- Naoya Sanuki
- Ossett, England
David Peace was born in 1967 and grew up in Ossett, near Wakefield.
He left Manchester Polytechnic in 1991, and went to Istanbul to teach English. In 1994 he took up a teaching post in Tokyo and now lives there with his family. His formative years were shadowed by the activities of the Yorkshire Ripper, and this had a profound influence on him which led to a strong interest in crime. His quartet of Red Riding books grew from this obsession with the dark side of Yorkshire. These are powerful novels of crime and police corruption, using the Yorkshire Ripper as their basis and inspiration. They are entitled Nineteen Seventy-Four (1999), Nineteen Seventy-Seven (2000), Nineteen Eighty (2001), and Nineteen Eighty-Three (2002), and have been translated into French, Italian, German and Japanese. The Quartet was adapted into a 3-part serial for Channel 4 Television, Red Riding, broadcast in 2009.
In 2003 David Peace was named by Granta magazine as one of twenty 'Best of Young British Novelists'. His novel, GB84, set amid the 1984 miners' strike, was published in 2005. The Damned Utd (2006), recreates Brian Clough's time at Leeds United Football Club, and was made into a film starring Martin Sheen, released in 2009. Red Or Dead, another novel about football management, this time Bill Shankly and Liverpool Football Club, appeared in 2013.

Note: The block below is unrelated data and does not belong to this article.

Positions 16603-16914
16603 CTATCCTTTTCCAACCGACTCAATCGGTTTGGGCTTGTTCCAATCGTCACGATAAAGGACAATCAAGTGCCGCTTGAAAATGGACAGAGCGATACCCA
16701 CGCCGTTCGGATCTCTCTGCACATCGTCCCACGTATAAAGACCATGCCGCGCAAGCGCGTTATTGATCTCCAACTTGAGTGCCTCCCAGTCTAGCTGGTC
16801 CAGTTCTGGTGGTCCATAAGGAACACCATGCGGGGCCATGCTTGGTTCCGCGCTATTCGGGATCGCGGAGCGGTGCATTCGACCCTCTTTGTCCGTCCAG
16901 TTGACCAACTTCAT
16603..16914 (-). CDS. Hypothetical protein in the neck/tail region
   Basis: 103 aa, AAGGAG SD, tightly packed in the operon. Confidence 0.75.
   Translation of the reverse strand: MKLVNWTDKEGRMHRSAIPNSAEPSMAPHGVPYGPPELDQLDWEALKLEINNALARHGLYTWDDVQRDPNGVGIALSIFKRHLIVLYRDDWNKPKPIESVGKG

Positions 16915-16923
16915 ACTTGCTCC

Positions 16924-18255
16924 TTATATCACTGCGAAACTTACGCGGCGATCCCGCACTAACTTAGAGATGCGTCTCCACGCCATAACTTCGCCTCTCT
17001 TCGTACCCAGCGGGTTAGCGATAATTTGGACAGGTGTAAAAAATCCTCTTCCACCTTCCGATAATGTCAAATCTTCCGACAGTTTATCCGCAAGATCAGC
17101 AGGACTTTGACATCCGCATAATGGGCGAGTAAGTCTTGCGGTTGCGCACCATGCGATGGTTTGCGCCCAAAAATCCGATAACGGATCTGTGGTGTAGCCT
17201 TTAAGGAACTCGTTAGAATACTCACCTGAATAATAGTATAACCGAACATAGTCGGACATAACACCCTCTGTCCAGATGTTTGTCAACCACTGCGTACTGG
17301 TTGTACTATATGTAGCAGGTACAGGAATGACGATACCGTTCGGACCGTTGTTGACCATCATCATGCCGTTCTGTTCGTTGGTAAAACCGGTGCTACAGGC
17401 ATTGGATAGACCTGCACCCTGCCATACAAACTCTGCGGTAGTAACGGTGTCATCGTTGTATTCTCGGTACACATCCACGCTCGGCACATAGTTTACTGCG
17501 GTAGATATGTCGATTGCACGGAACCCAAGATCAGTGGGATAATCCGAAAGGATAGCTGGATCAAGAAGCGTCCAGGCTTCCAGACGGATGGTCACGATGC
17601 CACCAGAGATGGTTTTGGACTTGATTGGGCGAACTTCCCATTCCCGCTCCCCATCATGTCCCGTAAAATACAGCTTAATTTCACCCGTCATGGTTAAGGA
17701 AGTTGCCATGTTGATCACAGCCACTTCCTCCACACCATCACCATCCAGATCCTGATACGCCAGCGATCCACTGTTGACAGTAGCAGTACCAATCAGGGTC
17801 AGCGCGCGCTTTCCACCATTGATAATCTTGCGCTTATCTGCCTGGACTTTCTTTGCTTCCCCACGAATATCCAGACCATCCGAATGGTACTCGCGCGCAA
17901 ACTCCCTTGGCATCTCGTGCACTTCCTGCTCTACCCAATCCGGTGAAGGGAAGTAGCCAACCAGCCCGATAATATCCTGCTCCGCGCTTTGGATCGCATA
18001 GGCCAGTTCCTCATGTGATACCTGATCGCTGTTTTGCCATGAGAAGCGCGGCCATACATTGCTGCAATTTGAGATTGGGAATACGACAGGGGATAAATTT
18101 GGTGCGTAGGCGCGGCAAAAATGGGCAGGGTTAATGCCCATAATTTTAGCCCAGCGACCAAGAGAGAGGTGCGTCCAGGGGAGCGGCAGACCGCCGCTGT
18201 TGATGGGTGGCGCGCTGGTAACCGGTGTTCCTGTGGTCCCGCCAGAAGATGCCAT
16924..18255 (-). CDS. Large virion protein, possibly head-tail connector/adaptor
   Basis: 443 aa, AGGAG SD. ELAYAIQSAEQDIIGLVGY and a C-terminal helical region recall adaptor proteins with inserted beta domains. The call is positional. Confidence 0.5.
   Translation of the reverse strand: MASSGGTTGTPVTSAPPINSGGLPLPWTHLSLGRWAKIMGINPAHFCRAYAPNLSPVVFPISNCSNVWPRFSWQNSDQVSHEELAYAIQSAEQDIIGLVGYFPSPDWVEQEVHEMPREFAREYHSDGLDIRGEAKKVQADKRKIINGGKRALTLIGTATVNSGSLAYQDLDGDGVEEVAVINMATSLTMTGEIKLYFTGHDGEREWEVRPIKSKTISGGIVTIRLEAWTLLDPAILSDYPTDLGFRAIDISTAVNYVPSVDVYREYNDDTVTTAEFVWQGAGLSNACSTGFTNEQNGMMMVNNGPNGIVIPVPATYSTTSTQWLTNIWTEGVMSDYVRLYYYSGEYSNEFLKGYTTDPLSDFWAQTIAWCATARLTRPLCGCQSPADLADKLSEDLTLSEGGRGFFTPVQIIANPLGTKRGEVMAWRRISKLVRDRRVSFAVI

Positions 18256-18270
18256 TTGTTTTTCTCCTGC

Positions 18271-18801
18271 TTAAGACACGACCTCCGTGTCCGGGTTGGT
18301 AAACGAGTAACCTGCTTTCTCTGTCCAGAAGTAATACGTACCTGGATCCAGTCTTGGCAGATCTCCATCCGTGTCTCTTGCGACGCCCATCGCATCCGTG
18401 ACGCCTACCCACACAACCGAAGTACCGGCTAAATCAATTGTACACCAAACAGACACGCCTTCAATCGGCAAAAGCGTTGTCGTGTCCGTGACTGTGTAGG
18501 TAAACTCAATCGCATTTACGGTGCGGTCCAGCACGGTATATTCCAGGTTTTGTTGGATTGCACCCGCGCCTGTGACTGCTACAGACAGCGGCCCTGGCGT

Tokyo Year Zero (2007) is the first of a trilogy set in Tokyo in the aftermath of World War II, the second in the series being Occupied City (2009).
For those who go to novels seeking comfort or consolation, David Peace does not come recommended. This author’s work is bleak, violent and political.
The kind guaranteed not to attract too much attention from the Booker judges, then, though Peace did find a place on the Granta Best of Young British Novelists list of 2003. As if keen to ignore the possibility of having his fate determined by his own surname, Peace does everything he can in his novels to upset conventions, eschewing linear narrative and obvious heroes and villains, in favour of formal daring, linguistic innovation and multidimensional characters. We are presented with an amoral, corrupt universe, a place of power games and blood feuds, in which people justify their wrongdoing as necessary acts of self-protection. Much like our own universe.
Peace shares with James Ellroy, a wry humour, an obsession with the despotic nature of authority, and an interest in the selfish nature of human beings. His clipped style, in which truncated sentences lend the prose the rhythm of jazz, is also reminiscent of the modern master of American noir, as this excerpt from 1974 (1999) demonstrates:
Cats and bloody dogs. Motorway One back to Leeds, lorry-thick and the going slow. Pushing the Viva a hard sixty-five in the rain, as good as it got.